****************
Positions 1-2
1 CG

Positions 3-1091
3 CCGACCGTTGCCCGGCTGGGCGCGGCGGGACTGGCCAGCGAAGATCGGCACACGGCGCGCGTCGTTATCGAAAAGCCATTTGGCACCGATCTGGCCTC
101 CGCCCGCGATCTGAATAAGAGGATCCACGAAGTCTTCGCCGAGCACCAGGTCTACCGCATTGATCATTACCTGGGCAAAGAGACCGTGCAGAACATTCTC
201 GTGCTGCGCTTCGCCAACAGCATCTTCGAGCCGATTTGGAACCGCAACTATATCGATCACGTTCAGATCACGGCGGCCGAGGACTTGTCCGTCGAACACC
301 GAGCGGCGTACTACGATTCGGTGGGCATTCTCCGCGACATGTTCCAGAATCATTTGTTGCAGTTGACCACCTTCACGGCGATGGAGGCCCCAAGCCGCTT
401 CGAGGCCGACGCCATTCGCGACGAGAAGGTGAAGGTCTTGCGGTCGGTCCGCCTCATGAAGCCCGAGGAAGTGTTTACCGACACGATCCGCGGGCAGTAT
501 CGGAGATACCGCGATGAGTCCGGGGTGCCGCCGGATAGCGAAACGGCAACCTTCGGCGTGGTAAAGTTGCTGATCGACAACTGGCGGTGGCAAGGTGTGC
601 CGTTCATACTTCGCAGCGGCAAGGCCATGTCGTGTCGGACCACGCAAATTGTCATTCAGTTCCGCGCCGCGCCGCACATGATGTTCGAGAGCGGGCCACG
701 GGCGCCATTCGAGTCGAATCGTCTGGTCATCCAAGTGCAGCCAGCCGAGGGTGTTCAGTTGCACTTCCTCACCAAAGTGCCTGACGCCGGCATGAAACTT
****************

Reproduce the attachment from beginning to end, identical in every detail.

Positions 1-2
1 CG

Positions 3-1091
3 CCGACCGTTGCCCGGCTGGGCGCGGCGGGACTGGCCAGCGAAGATCGGCACACGGCGCGCGTCGTTATCGAAAAGCCATTTGGCACCGATCTGGCCTC
101 CGCCCGCGATCTGAATAAGAGGATCCACGAAGTCTTCGCCGAGCACCAGGTCTACCGCATTGATCATTACCTGGGCAAAGAGACCGTGCAGAACATTCTC
201 GTGCTGCGCTTCGCCAACAGCATCTTCGAGCCGATTTGGAACCGCAACTATATCGATCACGTTCAGATCACGGCGGCCGAGGACTTGTCCGTCGAACACC
301 GAGCGGCGTACTACGATTCGGTGGGCATTCTCCGCGACATGTTCCAGAATCATTTGTTGCAGTTGACCACCTTCACGGCGATGGAGGCCCCAAGCCGCTT
401 CGAGGCCGACGCCATTCGCGACGAGAAGGTGAAGGTCTTGCGGTCGGTCCGCCTCATGAAGCCCGAGGAAGTGTTTACCGACACGATCCGCGGGCAGTAT
501 CGGAGATACCGCGATGAGTCCGGGGTGCCGCCGGATAGCGAAACGGCAACCTTCGGCGTGGTAAAGTTGCTGATCGACAACTGGCGGTGGCAAGGTGTGC
601 CGTTCATACTTCGCAGCGGCAAGGCCATGTCGTGTCGGACCACGCAAATTGTCATTCAGTTCCGCGCCGCGCCGCACATGATGTTCGAGAGCGGGCCACG
701 GGCGCCATTCGAGTCGAATCGTCTGGTCATCCAAGTGCAGCCAGCCGAGGGTGTTCAGTTGCACTTCCTCACCAAAGTGCCTGACGCCGGCATGAAACTT